KWAME HOLMAN: The Arctic National Wildlife Refuge covers 19.5 million acres in northern Alaska. It's home to caribou, polar bears, and millions of migratory birds. The land was placed under federal protection by President Eisenhower in 1960.
But today, as they have for the last two decades, Senate Republicans pushed to open just a small part of ANWR, as it's called, to oil drilling. They argued it contains one of the country's richest oil fields that would reduce U.S. reliance on imports.
SEN. PETE DOMENICI: ANWR, with the potential for one million barrels of oil a day, will be the most significant onshore production capacity of any onshore area in the United States.
KWAME HOLMAN: Democrats were back repeating their warning that drilling in the pristine, wildlife-rich land could lead to environmental disaster.
SEN. JOSEPH LIEBERMAN: We've got a responsibility to protect the beauty of nature that's been given to us in some places for the generations that will follow us.
KWAME HOLMAN: But as the Senate resumed the drilling debate this week, the numbers for and against had changed. Drilling supporters picked up three additional votes in the November elections.
John Thune of South Dakota, for example, defeated one of the biggest opponents to arctic drilling, the Democratic leader Tom Daschle. On the floor today, Thune noted that oil prices had just hit a record high, a perfect time to give oil companies access to the refuge.
SEN. JOHN THUNE: Below the frozen tundra is the single largest and most promising onshore oil reserve in America, somewhere between 6 billion and 16 billion barrels of oil. Now, the average of that would be ten billion barrels.
How much is that? A million barrels a day that we could add to the production here in this country. That's 5 percent of what we use; 20 million barrels a day in the United States. We get ten billion barrels a day today from outside the United States.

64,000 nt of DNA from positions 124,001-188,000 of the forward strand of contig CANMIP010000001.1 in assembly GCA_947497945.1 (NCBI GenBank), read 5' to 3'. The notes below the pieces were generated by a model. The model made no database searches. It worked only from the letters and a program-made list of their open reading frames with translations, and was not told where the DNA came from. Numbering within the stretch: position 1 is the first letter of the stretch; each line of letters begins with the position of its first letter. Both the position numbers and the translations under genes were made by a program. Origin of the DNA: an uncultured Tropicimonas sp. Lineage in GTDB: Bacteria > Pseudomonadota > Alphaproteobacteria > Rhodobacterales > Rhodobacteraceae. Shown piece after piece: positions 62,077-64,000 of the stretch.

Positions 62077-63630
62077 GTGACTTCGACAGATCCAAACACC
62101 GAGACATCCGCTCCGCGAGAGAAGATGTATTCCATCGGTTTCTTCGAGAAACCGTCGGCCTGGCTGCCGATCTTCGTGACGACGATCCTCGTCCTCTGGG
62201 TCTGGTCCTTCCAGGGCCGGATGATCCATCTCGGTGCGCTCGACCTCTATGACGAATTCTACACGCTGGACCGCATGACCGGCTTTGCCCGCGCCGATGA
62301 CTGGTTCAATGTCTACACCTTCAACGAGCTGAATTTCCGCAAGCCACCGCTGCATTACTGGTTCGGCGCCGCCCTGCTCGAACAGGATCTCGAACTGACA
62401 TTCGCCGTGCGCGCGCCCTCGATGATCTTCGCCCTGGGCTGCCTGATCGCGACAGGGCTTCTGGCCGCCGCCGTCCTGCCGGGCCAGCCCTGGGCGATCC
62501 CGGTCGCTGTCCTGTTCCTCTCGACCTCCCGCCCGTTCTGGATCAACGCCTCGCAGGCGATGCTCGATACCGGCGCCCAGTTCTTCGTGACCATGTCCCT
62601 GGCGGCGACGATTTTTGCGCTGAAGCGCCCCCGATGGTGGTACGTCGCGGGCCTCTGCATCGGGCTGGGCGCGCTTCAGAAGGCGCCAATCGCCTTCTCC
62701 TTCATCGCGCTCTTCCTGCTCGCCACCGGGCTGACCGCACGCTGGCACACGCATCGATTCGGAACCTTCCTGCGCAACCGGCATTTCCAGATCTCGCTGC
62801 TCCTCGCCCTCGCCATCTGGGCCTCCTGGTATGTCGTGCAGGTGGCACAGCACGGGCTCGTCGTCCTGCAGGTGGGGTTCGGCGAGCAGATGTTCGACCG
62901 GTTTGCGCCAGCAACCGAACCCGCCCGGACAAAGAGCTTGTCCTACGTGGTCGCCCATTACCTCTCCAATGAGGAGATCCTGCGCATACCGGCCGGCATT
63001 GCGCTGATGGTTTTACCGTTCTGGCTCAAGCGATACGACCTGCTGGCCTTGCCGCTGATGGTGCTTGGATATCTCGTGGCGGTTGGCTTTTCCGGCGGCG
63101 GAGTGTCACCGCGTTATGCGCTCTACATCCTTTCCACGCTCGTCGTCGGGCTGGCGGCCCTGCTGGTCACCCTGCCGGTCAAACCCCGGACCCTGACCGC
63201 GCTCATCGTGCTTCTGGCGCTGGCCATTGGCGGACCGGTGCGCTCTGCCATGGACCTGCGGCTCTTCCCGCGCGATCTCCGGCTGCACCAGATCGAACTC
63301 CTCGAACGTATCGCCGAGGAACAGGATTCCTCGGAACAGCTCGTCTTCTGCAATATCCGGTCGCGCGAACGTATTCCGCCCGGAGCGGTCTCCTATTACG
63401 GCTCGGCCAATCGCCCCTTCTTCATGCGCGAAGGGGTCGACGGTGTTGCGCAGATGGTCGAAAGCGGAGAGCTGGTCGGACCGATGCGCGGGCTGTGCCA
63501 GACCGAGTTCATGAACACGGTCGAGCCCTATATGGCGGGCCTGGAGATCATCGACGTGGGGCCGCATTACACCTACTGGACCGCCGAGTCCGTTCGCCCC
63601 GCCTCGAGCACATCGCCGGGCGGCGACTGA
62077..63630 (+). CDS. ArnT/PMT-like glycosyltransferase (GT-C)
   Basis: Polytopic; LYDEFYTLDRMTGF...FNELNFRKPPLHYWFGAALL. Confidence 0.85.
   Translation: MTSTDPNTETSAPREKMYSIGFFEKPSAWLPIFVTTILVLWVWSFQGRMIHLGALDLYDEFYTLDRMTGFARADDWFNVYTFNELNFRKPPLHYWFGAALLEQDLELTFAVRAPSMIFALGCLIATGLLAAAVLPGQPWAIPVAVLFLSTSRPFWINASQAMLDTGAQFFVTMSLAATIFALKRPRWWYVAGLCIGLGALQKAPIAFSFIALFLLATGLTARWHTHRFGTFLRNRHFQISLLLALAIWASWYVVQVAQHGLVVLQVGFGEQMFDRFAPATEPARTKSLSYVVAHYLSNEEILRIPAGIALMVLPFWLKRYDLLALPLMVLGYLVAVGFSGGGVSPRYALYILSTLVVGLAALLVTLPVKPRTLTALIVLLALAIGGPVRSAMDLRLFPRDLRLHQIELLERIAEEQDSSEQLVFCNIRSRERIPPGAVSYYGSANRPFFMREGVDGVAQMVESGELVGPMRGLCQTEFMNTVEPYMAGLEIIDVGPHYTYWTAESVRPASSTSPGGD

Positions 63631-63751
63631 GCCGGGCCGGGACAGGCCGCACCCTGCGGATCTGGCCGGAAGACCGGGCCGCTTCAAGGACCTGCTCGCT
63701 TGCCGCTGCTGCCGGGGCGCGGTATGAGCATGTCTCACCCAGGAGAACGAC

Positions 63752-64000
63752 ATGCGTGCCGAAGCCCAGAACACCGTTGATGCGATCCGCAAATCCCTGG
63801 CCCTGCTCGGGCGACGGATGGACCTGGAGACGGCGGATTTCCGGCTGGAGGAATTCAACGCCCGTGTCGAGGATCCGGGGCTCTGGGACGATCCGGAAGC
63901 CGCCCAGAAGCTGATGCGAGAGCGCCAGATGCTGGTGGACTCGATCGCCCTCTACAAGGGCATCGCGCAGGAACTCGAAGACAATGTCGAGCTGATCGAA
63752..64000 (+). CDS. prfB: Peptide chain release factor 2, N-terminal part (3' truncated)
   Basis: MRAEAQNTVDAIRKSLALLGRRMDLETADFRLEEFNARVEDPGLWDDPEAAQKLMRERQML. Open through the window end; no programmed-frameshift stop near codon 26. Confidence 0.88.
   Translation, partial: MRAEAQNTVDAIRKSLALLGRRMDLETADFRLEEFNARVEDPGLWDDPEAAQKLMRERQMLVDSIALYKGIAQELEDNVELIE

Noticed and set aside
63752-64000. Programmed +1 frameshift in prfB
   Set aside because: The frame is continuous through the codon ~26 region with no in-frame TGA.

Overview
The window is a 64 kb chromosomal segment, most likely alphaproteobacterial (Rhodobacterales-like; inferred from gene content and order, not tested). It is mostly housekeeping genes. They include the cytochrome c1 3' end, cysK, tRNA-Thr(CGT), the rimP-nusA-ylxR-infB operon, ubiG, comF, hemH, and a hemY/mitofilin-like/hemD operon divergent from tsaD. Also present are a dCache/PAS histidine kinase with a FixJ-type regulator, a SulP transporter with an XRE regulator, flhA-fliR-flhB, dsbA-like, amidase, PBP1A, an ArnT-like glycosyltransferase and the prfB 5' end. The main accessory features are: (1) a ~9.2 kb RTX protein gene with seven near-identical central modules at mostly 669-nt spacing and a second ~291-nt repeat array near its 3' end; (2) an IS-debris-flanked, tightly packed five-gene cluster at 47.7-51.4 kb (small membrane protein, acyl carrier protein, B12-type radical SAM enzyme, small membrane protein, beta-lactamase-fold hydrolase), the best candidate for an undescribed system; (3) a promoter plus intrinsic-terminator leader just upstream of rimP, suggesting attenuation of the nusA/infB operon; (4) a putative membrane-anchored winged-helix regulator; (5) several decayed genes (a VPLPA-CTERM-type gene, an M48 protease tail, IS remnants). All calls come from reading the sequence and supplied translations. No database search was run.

KWAME HOLMAN: And Alaska's Lisa Murkowski tried to assure opponents that drilling in her home state would be safe.
SEN. LISA MURKOWSKI: We have put environmental safeguards and standards on our industry unlike any other place in the world. I've seen what we've done in the lower 48. And, quite honestly, I can understand why my colleagues are concerned about industry in Alaska, because they've seen it in their states; they've seen what they can do. But we have said, "No, we've learned from your mistakes."
KWAME HOLMAN: Still, Maria Cantwell of Washington State argued there may be cleaner, more efficient ways to produce energy.
SEN. MARIA CANTWELL: We could continue to look at renewable or non-petroleum fuel, such as ethanol made from crops, something the other side of the aisle has also supported, and look at requirements for renewable content of gasoline. That would be about 5.1 billion barrels by 2013 -- again, a source of cleaner energy that would be important for us in an energy plan.
KWAME HOLMAN: This year, as they did last year, Senate Republicans inserted a provision allowing drilling in ANWR into their budget resolution. It was a clever move because the budget resolution is immune to filibusters, meaning opponents could not block the drilling provision through endless debate. That tactic brought sharp criticisms from Democrats, including Massachusetts' John Kerry.
SEN. JOHN KERRY: We should not take the energy policy of the United States and dump it into a tiny debate onto the budget for a backdoor effort to find 50 votes-plus in order to do what has traditionally been done according to the rules of the United States Senate. This is an abuse of power. It's also an abuse of common sense.
KWAME HOLMAN: But several Republicans took to the floor to rebut Kerry's remarks, pointing out that Democrats had used the same tactics in the past. New Hampshire's Judd Gregg:
SEN. JUDD GREGG: So it is totally inappropriate for a senator to come to this floor and represent that this is some sort of unethical act, as was implied by the senator from Massachusetts. We are using the rules of the Senate as they were set up to be used, and that happens to be the rule of the Senate.
KWAME HOLMAN: In the last Congress, Democrats enlisted just enough Republicans to postpone the effort to drill in ANWR. But this year Republicans had the numbers, joined by three Democrats, including Hawaii's Daniel Inouye.
SEN. DANIEL INOUYE: And I hope that my colleagues will give this opportunity to the people of Alaska. When 229 tribes out of 230 tell me they want it, I am ready to respond, sir.
KWAME HOLMAN: With just one vote to spare, Republicans fought off efforts to strip ANWR oil drilling from the Senate budget resolution. No such provision currently exists in the House budget. It would have to be added and approved over some strong opposition there as well.